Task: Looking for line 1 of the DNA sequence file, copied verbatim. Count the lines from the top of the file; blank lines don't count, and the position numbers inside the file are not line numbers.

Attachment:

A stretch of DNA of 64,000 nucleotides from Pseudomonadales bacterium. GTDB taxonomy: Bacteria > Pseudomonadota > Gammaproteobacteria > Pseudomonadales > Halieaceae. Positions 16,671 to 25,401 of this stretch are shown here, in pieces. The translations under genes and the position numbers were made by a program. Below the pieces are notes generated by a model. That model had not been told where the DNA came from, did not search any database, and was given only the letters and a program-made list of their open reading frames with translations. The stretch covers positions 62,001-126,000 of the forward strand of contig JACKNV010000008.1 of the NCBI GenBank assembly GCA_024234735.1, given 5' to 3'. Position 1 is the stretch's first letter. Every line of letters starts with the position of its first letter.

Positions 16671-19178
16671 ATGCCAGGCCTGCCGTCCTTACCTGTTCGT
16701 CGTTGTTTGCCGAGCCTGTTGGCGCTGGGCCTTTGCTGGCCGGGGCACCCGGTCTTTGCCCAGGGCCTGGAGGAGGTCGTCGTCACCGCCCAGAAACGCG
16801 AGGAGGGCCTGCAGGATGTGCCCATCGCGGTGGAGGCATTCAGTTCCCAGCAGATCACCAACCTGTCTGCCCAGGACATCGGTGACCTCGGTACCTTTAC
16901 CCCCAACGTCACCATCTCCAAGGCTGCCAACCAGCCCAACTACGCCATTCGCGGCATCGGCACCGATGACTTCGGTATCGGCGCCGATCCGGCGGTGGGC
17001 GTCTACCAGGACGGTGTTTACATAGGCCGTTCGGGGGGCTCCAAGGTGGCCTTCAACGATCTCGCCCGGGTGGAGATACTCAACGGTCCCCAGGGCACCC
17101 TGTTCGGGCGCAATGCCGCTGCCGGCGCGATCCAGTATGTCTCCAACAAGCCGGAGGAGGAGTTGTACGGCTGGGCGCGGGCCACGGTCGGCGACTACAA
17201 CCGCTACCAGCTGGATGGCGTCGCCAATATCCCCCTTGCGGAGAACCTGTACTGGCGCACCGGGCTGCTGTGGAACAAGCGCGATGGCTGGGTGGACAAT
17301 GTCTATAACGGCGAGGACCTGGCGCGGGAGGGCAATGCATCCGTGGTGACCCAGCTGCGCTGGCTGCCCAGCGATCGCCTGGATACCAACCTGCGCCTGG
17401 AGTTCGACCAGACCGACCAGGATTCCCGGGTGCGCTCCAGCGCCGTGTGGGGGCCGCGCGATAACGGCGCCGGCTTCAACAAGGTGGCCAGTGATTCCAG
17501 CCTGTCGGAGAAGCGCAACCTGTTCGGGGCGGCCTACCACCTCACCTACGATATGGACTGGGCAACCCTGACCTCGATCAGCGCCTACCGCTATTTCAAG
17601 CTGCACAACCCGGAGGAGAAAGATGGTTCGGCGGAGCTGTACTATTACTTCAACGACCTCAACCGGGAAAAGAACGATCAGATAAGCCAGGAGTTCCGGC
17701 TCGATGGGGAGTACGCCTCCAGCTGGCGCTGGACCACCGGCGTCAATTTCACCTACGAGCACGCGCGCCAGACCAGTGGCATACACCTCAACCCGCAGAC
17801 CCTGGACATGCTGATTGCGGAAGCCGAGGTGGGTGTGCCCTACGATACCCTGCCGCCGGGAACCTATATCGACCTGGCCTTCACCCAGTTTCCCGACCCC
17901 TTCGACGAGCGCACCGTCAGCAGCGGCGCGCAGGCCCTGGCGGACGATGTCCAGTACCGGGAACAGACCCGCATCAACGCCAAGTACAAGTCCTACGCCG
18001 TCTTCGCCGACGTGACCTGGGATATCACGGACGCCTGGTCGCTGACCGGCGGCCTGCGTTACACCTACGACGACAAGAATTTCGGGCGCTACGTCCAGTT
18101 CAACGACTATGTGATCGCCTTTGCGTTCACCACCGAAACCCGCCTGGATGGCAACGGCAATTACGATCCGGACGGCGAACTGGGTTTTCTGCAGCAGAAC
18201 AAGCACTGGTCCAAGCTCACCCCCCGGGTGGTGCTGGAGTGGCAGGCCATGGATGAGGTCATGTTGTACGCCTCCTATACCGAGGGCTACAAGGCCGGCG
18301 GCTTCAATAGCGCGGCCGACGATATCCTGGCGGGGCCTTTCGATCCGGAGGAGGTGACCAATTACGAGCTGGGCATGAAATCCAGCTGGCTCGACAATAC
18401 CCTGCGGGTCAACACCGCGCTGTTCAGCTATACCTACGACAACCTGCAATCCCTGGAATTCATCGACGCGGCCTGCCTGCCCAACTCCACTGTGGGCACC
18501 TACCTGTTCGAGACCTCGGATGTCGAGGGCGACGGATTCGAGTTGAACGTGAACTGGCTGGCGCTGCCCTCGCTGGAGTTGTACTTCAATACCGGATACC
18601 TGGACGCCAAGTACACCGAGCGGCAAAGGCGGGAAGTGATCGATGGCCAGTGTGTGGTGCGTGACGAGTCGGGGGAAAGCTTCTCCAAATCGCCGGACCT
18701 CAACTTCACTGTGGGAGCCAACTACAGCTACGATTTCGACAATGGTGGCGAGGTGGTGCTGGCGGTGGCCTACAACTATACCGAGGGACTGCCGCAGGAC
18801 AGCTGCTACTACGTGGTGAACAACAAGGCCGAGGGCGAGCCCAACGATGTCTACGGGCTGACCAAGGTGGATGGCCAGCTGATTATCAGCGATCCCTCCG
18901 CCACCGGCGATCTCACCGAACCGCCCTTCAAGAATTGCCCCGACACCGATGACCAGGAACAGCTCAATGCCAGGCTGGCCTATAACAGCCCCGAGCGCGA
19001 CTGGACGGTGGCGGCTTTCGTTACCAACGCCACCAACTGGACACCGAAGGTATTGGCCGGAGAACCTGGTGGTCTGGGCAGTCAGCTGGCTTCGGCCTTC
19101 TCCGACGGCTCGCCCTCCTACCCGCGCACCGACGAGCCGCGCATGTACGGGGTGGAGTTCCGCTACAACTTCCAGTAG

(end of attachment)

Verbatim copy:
A stretch of DNA of 64,000 nucleotides from Pseudomonadales bacterium. GTDB taxonomy: Bacteria > Pseudomonadota > Gammaproteobacteria > Pseudomonadales > Halieaceae. Positions 16,671 to 25,401 of this stretch are shown here, in pieces. The translations under genes and the position numbers were made by a program. Below the pieces are notes generated by a model. That model had not been told where the DNA came from, did not search any database, and was given only the letters and a program-made list of their open reading frames with translations. The stretch covers positions 62,001-126,000 of the forward strand of contig JACKNV010000008.1 of the NCBI GenBank assembly GCA_024234735.1, given 5' to 3'. Position 1 is the stretch's first letter. Every line of letters starts with the position of its first letter.